Colorado Republicans selected Colorado Springs Sen. Bill Cadman to be state Senate president as the party takes control of the chamber for the first time in a decade.
After two years of Democratic dominance, Colorado’s Legislature next year returns to divided control, with Democrats in charge of the House and Republicans ruling the Senate.
The very slim majorities that each party now hold in the Colorado State Legislature, thanks to the 2014 election, should bring a season of bipartisanship to Colorado, which is exactly what the doctor ordered.
Democrats ceded control of the Colorado state Senate to the GOP Saturday, setting up a divided Legislature after two years of Democratic control.
Democrats’ control of the Colorado Legislature remained in question Wednesday, with votes still being counted in several close races that could topple liberal majorities in the Senate and House.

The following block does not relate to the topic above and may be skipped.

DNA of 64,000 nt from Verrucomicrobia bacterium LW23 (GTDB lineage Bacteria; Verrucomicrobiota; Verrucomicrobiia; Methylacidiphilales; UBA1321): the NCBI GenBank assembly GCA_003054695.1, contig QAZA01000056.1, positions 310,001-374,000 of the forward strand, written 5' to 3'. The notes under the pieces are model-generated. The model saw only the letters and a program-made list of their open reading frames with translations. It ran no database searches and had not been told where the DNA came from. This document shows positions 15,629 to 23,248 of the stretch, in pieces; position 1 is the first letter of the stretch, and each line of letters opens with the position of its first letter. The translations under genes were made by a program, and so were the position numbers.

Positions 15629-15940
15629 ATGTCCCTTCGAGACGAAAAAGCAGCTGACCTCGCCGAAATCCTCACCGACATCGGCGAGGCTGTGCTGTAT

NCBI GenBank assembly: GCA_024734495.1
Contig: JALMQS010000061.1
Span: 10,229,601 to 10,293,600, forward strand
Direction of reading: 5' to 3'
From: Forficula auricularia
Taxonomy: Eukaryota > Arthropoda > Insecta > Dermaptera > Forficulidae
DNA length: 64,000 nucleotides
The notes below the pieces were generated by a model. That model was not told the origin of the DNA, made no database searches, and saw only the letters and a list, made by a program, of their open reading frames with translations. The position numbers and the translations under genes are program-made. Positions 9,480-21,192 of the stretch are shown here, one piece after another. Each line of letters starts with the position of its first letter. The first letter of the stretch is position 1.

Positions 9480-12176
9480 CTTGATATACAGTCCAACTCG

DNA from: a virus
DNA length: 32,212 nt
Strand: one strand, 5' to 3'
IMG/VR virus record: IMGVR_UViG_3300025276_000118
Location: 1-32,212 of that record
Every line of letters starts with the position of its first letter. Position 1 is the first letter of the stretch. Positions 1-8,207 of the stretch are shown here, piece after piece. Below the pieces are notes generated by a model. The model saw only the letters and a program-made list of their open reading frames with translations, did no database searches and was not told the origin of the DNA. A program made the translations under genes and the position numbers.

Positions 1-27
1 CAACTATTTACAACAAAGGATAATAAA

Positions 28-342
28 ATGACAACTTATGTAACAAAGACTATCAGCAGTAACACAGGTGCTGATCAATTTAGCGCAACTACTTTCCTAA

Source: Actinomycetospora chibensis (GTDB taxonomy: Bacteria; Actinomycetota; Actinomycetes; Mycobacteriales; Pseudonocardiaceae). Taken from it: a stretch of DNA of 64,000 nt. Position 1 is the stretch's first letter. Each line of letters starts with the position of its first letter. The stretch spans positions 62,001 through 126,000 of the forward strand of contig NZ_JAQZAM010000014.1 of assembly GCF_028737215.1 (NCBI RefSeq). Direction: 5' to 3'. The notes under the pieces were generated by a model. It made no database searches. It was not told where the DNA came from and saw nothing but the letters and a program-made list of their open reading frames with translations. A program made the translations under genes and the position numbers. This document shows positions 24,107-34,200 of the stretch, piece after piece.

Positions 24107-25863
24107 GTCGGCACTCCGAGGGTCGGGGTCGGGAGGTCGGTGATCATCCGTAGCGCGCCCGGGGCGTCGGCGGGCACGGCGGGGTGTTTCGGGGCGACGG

John Hickenlooper declared victory over challenger Bob Beauprez on Wednesday morning, providing Colorado Democrats with one of their few bright spots this midterm.
The votes are still being counted in Colorado’s gubernatorial race, and Gov. John Hickenlooper has taken a very slight lead.
Colorado’s 2014 election returned the state to our accustomed shade of purple as Republicans are finally able to claim a major statewide race. But how will this new shade of purple affect Colorado over the next two years?
It’s clear that voters nationwide are scratching a six-year itch midway through President Barack Obama’s second term, and that’s played a massive role in the senate and governor races in Colorado.
The race for governor in Colorado is proving to be the nail-biter that polls and pundits predicted, as Gov. John Hickenlooper and challenger Bob Beauprez battled late into Tuesday night.